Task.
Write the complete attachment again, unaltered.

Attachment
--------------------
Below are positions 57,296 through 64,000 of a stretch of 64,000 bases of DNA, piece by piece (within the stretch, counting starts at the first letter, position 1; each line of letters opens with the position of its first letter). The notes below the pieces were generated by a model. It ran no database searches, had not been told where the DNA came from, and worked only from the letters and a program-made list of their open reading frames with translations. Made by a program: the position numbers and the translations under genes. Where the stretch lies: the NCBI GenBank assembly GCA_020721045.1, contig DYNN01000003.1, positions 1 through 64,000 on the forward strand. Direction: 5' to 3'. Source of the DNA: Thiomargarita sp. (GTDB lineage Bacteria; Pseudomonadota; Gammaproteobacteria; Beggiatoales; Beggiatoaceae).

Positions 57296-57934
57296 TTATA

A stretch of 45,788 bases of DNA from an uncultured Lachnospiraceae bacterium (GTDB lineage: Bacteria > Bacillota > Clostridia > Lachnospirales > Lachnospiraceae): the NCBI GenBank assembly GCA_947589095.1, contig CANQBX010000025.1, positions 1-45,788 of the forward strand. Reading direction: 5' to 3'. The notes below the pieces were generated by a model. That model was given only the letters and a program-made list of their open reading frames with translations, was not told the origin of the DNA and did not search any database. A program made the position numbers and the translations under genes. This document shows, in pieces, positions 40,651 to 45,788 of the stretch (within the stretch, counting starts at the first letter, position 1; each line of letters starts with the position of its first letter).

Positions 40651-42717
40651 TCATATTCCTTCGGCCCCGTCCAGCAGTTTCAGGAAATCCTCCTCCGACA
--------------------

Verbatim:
Below are positions 57,296 through 64,000 of a stretch of 64,000 bases of DNA, piece by piece (within the stretch, counting starts at the first letter, position 1; each line of letters opens with the position of its first letter). The notes below the pieces were generated by a model. It ran no database searches, had not been told where the DNA came from, and worked only from the letters and a program-made list of their open reading frames with translations. Made by a program: the position numbers and the translations under genes. Where the stretch lies: the NCBI GenBank assembly GCA_020721045.1, contig DYNN01000003.1, positions 1 through 64,000 on the forward strand. Direction: 5' to 3'. Source of the DNA: Thiomargarita sp. (GTDB lineage Bacteria; Pseudomonadota; Gammaproteobacteria; Beggiatoales; Beggiatoaceae).

Positions 57296-57934
57296 TTATA

A stretch of 45,788 bases of DNA from an uncultured Lachnospiraceae bacterium (GTDB lineage: Bacteria > Bacillota > Clostridia > Lachnospirales > Lachnospiraceae): the NCBI GenBank assembly GCA_947589095.1, contig CANQBX010000025.1, positions 1-45,788 of the forward strand. Reading direction: 5' to 3'. The notes below the pieces were generated by a model. That model was given only the letters and a program-made list of their open reading frames with translations, was not told the origin of the DNA and did not search any database. A program made the position numbers and the translations under genes. This document shows, in pieces, positions 40,651 to 45,788 of the stretch (within the stretch, counting starts at the first letter, position 1; each line of letters starts with the position of its first letter).

Positions 40651-42717
40651 TCATATTCCTTCGGCCCCGTCCAGCAGTTTCAGGAAATCCTCCTCCGACA